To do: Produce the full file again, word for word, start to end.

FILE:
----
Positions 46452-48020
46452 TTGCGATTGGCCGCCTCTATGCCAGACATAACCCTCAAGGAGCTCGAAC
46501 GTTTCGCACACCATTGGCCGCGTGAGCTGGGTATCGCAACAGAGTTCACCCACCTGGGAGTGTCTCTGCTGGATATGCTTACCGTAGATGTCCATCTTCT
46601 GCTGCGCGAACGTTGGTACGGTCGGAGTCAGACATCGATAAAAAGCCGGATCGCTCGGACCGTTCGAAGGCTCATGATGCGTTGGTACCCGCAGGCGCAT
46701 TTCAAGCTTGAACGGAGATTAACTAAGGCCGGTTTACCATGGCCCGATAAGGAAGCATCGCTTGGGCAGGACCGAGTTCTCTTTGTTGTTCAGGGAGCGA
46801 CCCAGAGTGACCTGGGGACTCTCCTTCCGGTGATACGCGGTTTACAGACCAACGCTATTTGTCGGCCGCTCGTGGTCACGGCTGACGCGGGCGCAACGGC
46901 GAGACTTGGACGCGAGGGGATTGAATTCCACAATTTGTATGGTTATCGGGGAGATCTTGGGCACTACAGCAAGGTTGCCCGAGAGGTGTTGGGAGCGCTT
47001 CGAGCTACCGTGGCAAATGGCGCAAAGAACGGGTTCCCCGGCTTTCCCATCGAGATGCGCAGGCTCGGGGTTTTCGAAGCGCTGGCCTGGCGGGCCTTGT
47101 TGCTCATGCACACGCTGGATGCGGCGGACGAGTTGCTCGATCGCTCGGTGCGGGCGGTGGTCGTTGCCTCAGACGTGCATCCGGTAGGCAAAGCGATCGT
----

Positions 46452-48020
46452 TTGCGATTGGCCGCCTCTATGCCAGACATAACCCTCAAGGAGCTCGAAC
46501 GTTTCGCACACCATTGGCCGCGTGAGCTGGGTATCGCAACAGAGTTCACCCACCTGGGAGTGTCTCTGCTGGATATGCTTACCGTAGATGTCCATCTTCT
46601 GCTGCGCGAACGTTGGTACGGTCGGAGTCAGACATCGATAAAAAGCCGGATCGCTCGGACCGTTCGAAGGCTCATGATGCGTTGGTACCCGCAGGCGCAT
46701 TTCAAGCTTGAACGGAGATTAACTAAGGCCGGTTTACCATGGCCCGATAAGGAAGCATCGCTTGGGCAGGACCGAGTTCTCTTTGTTGTTCAGGGAGCGA
46801 CCCAGAGTGACCTGGGGACTCTCCTTCCGGTGATACGCGGTTTACAGACCAACGCTATTTGTCGGCCGCTCGTGGTCACGGCTGACGCGGGCGCAACGGC
46901 GAGACTTGGACGCGAGGGGATTGAATTCCACAATTTGTATGGTTATCGGGGAGATCTTGGGCACTACAGCAAGGTTGCCCGAGAGGTGTTGGGAGCGCTT
47001 CGAGCTACCGTGGCAAATGGCGCAAAGAACGGGTTCCCCGGCTTTCCCATCGAGATGCGCAGGCTCGGGGTTTTCGAAGCGCTGGCCTGGCGGGCCTTGT
47101 TGCTCATGCACACGCTGGATGCGGCGGACGAGTTGCTCGATCGCTCGGTGCGGGCGGTGGTCGTTGCCTCAGACGTGCATCCGGTAGGCAAAGCGATCGT